American Evangelical Twitter is in a flutter about the issue of women preaching in the Southern Baptist Convention—an alliance of Baptist churches in which complementarianism is, according to Al Mohler, an article of faith. (You can watch his video on the subject here.)
Al Mohler this week was bemoaning the reopening of an issue that he thought closed. He said:
This seems at least partly to be a response to Beth Moore who had been invited to preach at a church on Mother’s Day, and then had tweeted about having belonged to several SBC churches all of which exhibited “generous orthodoxy” towards the idea of women using their teaching gifts in a Christian gathering.
Having written a fair bit about complementarianism last year, I will not reiterate too many of the arguments again. I’ll limit myself to a couple of observations about this particular flare-up.
1. The false dichotomy is damaging
The way Al Mohler and hundreds of Twitter commenters speak, you’d swear there is a glossary at the back of the Bible that gives clear definitions of words like “complementarianism”. So many arguments take the line that if it isn’t complementarianism (definition apparently obvious) then it must be egalitarianism (definition also apparently obvious), and therefore evil. Any number of people accused Beth Moore of being a liberal or a heretic because “generous orthodoxy,” if it’s not my orthodoxy, must be heterodoxy.
Mohler and other Christian leaders should take responsibility for this kind of behavior among their followers, because to so frequently present complex issues as though there are two clearly defined camps creates an “us” and a “them,” and this, in turn, prompts those with a poor grasp of nuance to slander everyone who occupies the grey areas in between. False dichotomies like “complementarian/egalitarian” pretend that these issues are simple, they negate the need for fair, open-minded debate, and they make the church inhospitable for anyone who doesn’t toe the party line. You either say “I’m with Al Mohler,” or you’re one of the liberals of 30 years ago who were destroying the SBC.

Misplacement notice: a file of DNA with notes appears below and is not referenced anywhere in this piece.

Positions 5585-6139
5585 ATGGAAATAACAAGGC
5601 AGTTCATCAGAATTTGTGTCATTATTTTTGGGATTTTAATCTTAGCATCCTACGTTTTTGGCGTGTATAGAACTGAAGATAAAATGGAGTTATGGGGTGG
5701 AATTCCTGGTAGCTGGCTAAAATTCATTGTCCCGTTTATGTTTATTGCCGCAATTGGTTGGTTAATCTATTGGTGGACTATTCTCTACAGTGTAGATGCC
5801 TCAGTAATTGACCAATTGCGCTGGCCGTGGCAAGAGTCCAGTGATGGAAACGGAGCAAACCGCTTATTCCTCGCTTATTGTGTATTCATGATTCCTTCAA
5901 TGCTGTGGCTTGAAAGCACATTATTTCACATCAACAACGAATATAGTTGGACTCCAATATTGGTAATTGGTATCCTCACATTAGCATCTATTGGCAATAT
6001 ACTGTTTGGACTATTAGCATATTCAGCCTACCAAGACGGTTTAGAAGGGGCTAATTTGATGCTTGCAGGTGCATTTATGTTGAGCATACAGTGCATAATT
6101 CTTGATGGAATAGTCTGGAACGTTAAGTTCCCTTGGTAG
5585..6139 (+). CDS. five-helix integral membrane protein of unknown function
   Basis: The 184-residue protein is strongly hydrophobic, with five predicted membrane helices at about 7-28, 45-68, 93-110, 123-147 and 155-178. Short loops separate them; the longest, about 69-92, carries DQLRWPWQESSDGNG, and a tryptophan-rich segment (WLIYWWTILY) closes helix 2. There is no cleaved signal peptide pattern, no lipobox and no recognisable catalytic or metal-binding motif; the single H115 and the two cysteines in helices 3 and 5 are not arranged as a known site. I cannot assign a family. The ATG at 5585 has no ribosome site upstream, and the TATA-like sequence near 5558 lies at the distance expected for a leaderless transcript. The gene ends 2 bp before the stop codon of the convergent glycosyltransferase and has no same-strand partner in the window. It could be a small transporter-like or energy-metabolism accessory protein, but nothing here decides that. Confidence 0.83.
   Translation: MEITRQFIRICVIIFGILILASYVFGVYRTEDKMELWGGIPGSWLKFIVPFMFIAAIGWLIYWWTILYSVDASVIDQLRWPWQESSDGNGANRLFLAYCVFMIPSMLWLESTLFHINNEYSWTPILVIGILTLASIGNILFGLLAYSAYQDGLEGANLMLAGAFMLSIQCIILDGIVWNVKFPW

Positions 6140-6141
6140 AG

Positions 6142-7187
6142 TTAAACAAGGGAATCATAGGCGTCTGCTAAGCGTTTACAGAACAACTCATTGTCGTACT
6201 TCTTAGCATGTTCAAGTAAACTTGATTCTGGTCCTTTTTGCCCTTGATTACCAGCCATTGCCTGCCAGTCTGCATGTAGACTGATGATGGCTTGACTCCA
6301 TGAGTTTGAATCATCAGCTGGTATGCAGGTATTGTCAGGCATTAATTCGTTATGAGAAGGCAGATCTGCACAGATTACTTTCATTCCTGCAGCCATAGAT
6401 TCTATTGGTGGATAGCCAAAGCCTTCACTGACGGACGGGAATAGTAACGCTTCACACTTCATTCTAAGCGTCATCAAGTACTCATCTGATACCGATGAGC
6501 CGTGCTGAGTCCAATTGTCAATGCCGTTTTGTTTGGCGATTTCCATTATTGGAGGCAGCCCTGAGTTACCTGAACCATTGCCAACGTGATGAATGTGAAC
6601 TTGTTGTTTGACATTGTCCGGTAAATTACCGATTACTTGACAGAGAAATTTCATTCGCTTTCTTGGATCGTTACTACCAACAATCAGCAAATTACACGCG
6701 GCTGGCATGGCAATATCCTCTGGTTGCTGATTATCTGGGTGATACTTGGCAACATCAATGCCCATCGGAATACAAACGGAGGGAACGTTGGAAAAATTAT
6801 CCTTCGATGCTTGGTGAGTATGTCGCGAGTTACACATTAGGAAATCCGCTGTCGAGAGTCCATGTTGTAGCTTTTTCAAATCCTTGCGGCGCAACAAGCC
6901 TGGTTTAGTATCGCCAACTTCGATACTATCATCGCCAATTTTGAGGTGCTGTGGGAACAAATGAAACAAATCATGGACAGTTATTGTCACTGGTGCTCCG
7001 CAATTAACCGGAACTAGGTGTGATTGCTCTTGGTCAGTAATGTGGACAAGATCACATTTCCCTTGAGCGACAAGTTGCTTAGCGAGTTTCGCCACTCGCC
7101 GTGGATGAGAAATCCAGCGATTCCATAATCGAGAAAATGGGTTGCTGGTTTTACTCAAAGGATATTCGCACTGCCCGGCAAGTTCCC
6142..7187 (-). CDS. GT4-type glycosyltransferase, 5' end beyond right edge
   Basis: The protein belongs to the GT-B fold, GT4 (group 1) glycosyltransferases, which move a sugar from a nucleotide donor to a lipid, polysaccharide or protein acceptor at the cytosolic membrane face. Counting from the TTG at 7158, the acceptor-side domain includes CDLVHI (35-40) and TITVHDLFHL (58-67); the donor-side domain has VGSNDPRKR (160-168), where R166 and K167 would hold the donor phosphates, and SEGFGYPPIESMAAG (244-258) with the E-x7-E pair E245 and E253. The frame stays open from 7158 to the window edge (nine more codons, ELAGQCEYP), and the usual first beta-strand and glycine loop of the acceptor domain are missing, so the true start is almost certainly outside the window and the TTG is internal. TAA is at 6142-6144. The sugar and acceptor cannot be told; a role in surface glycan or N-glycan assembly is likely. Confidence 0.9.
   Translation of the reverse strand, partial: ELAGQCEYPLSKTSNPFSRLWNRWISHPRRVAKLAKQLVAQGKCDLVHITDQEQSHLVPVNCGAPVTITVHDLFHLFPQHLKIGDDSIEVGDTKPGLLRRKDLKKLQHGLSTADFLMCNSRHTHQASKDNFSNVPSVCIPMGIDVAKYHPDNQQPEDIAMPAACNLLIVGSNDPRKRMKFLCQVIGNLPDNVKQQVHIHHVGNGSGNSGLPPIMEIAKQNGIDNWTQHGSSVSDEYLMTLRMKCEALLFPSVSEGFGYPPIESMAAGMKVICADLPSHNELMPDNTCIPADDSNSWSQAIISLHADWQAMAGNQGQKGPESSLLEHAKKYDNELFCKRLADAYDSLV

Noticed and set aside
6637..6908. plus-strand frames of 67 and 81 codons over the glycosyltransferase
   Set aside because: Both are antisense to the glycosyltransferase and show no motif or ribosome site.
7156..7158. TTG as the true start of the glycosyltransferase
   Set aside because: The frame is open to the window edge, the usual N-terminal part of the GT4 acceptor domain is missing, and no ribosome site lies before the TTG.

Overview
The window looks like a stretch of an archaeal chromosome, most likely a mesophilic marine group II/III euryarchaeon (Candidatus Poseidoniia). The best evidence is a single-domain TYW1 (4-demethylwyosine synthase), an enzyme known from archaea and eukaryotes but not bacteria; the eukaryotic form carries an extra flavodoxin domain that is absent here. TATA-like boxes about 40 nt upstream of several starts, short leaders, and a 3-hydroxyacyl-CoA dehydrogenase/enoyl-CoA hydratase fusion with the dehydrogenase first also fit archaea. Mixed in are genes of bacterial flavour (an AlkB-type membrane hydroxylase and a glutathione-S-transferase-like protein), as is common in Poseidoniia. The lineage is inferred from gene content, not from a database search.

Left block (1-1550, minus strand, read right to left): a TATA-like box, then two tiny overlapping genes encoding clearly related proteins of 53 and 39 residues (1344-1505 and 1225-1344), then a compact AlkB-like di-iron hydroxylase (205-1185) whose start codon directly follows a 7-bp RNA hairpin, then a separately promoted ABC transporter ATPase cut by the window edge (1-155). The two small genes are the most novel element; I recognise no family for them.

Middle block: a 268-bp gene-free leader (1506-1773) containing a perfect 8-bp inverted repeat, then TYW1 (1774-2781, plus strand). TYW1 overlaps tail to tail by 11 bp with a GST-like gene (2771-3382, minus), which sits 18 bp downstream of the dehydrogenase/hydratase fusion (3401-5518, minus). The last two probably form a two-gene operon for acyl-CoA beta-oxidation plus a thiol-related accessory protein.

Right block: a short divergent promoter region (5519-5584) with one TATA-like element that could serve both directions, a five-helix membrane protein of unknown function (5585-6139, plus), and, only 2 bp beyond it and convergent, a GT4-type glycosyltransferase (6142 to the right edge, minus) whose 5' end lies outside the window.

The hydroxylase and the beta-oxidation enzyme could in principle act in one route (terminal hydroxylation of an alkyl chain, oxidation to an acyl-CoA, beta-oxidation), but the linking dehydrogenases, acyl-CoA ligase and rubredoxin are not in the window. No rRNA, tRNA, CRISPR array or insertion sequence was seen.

But of course there is not only one kind of complementarian and neither is there one kind of egalitarian (and this is why I prefer to be neither). There is a spectrum of beliefs and a lot of moving parts associated with each broad view and both have good biblical support. We have to allow people the freedom to study Scripture and make up their own minds.
2. Certainty is a helluva drug
In Al Mohler’s video linked above, he claims that the Bible makes “very very clear statements” about the role of men and women in the church and that the biblical teaching is “excruciatingly clear”. He explains that the Bible teaches that “women do not preach to the gathered assembly on the Lord’s Day, specifically,” and that the issue is ultimately one of authority. When it comes to teaching men in other ways and on other days, then he allows that Paul isn’t talking about that.
But the trouble is, the Bible doesn’t really limit the prohibitions in this way; Paul just says “I am not allowing a woman to teach and have authority over a man.” Perhaps more to the point, this is not how Recovering Biblical Manhood and Womanhood contributor Douglas Moo interprets the same text (he wrote that “to teach” is a technical term that refers to exposition or teaching theology, not that it refers to the main gathering on the Lord’s Day), and the same text prompts several Christians in my circles to disallow women to serve on a church council, for example, or to lead a church service or a mixed fellowship group. In other words, the “excruciatingly clear” Scriptures do not produce a consistent perspective on women in ministry, even among complementarian interpreters.